A Blue View: Making Nature a Priority for Kids

Scientists have long been contemplating nature’s benefits to human health, be it physical, emotional or psychological, and recent studies have strengthened the idea that getting outdoors is good for you.

Published June 30, 2015


But for many, especially those living in urban environments, nature isn’t always so readily accessible. And even with access to the great outdoors, many of today’s kids are spending more time connected to entertainment media than to nature—an average seven-plus hours per day.

While the challenges are clear, getting outside is important for children. Studies show that kids who spend time outdoors are more physically active and imaginative, have longer attention spans and decreased aggression, and perform better in classrooms.

Furthermore, getting outside as a kid is a great route to caring for the environment as an adult. After all, as ocean advocate and explorer Jacques Cousteau once said, “People protect what they love.”

Here are a few ideas to connect your kids with nature, no matter where you live.

Find nature nearby. Parks are a great way to explore outside, and you can often find them within a short walk, bike or drive. If you don’t have an entire day to devote to taking a walk in the park, try dedicating one night a week for unstructured outside playtime. Not sure where the closest outdoor space is? NWF’s Nature Find resource can help.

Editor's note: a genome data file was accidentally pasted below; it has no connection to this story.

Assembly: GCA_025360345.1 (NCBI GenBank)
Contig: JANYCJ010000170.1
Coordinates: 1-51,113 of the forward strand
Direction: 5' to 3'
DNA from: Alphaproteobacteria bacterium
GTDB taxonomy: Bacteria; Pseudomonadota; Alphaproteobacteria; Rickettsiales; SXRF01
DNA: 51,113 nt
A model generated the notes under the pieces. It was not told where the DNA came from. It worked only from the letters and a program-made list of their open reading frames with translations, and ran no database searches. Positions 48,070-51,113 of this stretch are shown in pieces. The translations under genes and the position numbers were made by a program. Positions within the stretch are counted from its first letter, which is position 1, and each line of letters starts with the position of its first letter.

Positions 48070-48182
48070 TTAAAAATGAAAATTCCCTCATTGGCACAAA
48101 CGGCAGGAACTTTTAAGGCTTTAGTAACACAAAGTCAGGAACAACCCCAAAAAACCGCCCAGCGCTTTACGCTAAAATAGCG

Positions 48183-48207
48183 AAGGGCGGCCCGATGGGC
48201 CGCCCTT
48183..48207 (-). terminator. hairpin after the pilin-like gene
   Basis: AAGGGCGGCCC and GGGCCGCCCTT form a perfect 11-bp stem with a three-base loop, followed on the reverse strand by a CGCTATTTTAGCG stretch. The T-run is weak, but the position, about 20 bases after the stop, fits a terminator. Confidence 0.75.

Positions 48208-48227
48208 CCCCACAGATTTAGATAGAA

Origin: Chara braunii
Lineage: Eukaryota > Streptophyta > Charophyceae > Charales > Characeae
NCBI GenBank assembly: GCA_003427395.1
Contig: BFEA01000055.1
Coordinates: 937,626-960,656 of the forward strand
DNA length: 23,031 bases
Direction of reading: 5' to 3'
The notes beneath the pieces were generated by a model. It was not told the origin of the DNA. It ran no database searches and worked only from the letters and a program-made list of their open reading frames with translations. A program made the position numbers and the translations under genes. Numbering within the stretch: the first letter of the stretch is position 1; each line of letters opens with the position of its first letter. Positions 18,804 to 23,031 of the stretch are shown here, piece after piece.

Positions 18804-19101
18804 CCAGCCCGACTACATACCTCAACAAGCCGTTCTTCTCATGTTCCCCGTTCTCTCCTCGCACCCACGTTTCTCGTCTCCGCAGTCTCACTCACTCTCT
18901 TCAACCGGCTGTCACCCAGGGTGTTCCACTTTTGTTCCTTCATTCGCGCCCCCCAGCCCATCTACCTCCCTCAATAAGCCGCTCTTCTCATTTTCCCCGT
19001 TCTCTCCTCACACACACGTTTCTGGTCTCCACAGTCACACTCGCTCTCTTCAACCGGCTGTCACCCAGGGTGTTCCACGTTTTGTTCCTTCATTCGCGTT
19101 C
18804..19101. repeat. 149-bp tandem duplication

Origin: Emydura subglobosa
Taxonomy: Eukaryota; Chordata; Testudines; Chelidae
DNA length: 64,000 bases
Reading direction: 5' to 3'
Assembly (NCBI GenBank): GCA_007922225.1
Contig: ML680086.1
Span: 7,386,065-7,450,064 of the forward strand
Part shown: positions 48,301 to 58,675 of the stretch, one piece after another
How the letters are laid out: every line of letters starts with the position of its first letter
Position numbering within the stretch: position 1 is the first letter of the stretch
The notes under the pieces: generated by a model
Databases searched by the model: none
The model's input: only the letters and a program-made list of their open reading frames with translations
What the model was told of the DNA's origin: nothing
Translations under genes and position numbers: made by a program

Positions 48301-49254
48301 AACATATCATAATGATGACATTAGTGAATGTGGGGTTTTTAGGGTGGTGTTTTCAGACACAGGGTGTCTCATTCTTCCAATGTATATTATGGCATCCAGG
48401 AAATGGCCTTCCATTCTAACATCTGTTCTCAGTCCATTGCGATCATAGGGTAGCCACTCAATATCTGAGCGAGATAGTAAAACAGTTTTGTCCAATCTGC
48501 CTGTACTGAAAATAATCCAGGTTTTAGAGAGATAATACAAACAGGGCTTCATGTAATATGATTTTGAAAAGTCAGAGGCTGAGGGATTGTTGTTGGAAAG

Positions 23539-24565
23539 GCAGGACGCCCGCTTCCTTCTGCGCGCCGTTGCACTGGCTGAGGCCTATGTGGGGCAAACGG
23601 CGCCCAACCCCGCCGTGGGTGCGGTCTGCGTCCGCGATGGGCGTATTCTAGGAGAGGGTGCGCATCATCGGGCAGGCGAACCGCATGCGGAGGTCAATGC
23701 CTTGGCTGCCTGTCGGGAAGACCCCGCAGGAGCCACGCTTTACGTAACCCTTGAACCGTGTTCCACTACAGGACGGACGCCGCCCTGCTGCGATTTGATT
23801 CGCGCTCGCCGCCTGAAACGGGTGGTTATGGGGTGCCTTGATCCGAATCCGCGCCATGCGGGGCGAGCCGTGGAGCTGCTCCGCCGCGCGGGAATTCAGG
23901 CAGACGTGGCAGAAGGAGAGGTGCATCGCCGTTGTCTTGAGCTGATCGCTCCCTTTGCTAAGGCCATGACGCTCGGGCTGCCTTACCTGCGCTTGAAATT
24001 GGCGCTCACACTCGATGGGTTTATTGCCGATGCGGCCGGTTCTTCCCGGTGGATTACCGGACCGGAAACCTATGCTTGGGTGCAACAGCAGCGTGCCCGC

Take everyday activities outside. If you have a hectic schedule, as many of us do, try moving everyday activities outdoors. You could host a picnic dinner or even have your child do homework outside.

Play a game. Don’t let your time outside turn monotonous. Go on a scavenger hunt, play outdoor games, create arts and crafts from items you find in nature, or try your hand at citizen science. NWF’s activity finder is a great place to start.

Join a community garden. Many cities have community gardens. Volunteering is a great way to get outside, connect with your community and learn new gardening skills in the process.

Volunteer for a conservation event. Look up conservation events in your area. From beach cleanups to wetland restorations and tree plantings, there are a ton of ways to participate in restoring vital habitats for wildlife.

Bring nature to you. For those days when you just can’t get outside, choose children’s books and activities that feature positive stories and photos of nature, animals and their habitats.

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